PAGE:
New Research About Resveratrol Continues to Stun Scientists
Resveratrol studies are quite the buzz among scientists in many different fields. And with the latest study published online on Feb. 15th by the Journal of Reproduction and Development, that buzz will continue for a long time.
Researchers at the Department of Animal Sciences at Purdue University tested the effects of Resveratrol on pig embryos in an attempt to see if there were any positive effects on the ability of that embryo to grow. They carefully added different amounts of Resveratrol to the culture medium where the embryos were developing.
According to their results, a moderate amount of Resveratrol, only 0.5 uM concentration, was enough to tip the scales in favor of 10% more embryos that made it to the next stage of development at Day 7, the blastocyst stage. A blastocyst is a formation of cells that will next implant itself in the wall of the womb. When the number of cells in the blastocyst reaches a certain number, it is ready to implant.
The Resveratrol also increased the total number of cells in the blastocyst.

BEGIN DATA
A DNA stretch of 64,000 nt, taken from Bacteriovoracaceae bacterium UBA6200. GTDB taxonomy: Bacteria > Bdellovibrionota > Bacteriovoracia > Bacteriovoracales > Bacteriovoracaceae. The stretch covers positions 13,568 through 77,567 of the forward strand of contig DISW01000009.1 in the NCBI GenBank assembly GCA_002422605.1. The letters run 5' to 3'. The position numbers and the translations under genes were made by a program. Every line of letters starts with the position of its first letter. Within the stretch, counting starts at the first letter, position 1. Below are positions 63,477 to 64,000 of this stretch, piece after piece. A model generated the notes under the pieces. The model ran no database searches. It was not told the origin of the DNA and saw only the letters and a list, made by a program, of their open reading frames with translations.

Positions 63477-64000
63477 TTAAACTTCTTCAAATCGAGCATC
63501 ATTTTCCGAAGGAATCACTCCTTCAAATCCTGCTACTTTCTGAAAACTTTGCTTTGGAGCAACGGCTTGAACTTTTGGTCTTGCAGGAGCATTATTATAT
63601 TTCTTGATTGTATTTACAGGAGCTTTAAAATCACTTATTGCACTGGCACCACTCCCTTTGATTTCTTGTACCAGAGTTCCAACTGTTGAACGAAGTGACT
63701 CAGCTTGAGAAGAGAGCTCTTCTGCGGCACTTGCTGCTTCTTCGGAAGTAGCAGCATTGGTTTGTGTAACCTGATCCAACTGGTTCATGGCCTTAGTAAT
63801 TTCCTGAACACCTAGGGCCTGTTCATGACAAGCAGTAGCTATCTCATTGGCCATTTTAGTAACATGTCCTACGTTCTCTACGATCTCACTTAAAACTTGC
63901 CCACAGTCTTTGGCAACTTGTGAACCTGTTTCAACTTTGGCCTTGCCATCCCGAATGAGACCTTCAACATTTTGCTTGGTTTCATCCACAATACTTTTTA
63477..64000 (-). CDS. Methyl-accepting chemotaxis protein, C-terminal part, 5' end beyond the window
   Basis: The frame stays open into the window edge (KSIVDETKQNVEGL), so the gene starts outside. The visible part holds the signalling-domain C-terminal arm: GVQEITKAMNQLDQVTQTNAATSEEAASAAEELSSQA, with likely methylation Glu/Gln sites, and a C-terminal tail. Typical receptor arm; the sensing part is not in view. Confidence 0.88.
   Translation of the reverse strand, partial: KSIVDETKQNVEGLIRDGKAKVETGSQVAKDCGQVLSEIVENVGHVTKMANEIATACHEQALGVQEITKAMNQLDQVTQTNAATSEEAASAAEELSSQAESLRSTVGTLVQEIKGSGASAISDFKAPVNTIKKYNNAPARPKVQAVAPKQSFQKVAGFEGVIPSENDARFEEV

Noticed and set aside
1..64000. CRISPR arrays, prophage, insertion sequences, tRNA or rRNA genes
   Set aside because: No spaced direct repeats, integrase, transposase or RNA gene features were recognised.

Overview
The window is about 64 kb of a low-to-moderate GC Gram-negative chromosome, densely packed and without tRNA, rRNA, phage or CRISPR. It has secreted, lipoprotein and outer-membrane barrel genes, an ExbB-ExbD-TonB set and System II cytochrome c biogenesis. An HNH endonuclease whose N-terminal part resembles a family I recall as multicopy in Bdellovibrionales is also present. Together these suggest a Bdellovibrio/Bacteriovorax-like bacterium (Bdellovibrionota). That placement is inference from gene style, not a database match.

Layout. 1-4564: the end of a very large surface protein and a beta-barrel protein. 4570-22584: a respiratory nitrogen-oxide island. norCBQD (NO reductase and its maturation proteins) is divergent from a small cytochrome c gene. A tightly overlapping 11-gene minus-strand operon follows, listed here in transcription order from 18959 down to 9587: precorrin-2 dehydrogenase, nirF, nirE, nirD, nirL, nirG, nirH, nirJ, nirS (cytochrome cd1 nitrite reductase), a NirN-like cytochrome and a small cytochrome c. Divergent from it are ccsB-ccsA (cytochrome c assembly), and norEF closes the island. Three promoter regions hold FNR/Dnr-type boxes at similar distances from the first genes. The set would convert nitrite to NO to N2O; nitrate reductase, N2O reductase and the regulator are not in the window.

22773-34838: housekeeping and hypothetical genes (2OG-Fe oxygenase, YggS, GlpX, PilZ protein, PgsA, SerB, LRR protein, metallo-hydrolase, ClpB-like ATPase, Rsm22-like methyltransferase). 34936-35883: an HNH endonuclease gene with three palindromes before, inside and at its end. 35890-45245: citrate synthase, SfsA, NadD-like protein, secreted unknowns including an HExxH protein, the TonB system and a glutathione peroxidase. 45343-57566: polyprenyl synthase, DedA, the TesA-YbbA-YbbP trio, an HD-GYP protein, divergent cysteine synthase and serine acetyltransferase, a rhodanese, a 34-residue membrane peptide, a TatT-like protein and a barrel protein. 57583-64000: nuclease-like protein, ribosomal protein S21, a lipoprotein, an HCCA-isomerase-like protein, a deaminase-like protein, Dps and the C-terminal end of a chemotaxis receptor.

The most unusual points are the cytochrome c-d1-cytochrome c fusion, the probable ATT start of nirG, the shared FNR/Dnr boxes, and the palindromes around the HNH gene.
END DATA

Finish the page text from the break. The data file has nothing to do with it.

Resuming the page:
Although this part of the study was enough to celebrate success, the researchers continued their study.
This time they incubated embryos from in vitro fertilization with 0.5 uM Resveratrol. The results were very positive – about 5% higher rates of blastocyst formation. Researchers Kiho Lee, Chunmin Wang, John Chaille and Zoltan Machaty concluded that 0.5 uM Resveratrol added to the culture of pig embryos had a positive effect on early development. The research was published in the Journal of Reproductive Development.
In vitro fertilization experts can’t really say for sure that this new Purdue University study proves that Resveratrol is helpful in humans trying to conceive; at least not until further studies are done. But it does offer hope, and with the wealth of other studies on Resveratrol that have already shown positive results on health, one could only wonder what benefits pregnant women will get from taking Resveratrol. One thing is certain – all experts agree that what happens in the womb is critically important for the developing fetus.
Infertility affects about 7.3 million women and men in the U.S., about 12% of the population of those in the childbearing years, according to the Centers for Disease Control. That’s a lot of heartache and hoping!
The infertility is such a problem that fertility clinics have cropped up everywhere. In 2003, the Washington Post reported that freezers of U.S. fertility clinics were bulging with about 400,000 frozen human embryos. Seven years later, that number is no doubt, much higher. It’s probably just a matter of time before scientists start testing the effect of Resveratrol on human embryos.